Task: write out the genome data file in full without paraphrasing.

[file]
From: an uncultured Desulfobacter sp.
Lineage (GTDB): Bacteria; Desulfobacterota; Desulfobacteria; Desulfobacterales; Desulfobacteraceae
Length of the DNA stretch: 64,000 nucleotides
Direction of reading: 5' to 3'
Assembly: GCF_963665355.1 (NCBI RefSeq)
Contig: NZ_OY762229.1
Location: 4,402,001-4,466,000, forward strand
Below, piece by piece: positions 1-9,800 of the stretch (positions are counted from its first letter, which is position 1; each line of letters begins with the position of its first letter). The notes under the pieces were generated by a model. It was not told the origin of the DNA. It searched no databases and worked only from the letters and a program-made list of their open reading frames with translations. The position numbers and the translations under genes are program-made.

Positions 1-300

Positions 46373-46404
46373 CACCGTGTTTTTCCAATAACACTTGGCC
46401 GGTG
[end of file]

From: an uncultured Desulfobacter sp.
Lineage (GTDB): Bacteria; Desulfobacterota; Desulfobacteria; Desulfobacterales; Desulfobacteraceae
Length of the DNA stretch: 64,000 nucleotides
Direction of reading: 5' to 3'
Assembly: GCF_963665355.1 (NCBI RefSeq)
Contig: NZ_OY762229.1
Location: 4,402,001-4,466,000, forward strand
Below, piece by piece: positions 1-9,800 of the stretch (positions are counted from its first letter, which is position 1; each line of letters begins with the position of its first letter). The notes under the pieces were generated by a model. It was not told the origin of the DNA. It searched no databases and worked only from the letters and a program-made list of their open reading frames with translations. The position numbers and the translations under genes are program-made.

Positions 1-300

Positions 46373-46404
46373 CACCGTGTTTTTCCAATAACACTTGGCC
46401 GGTG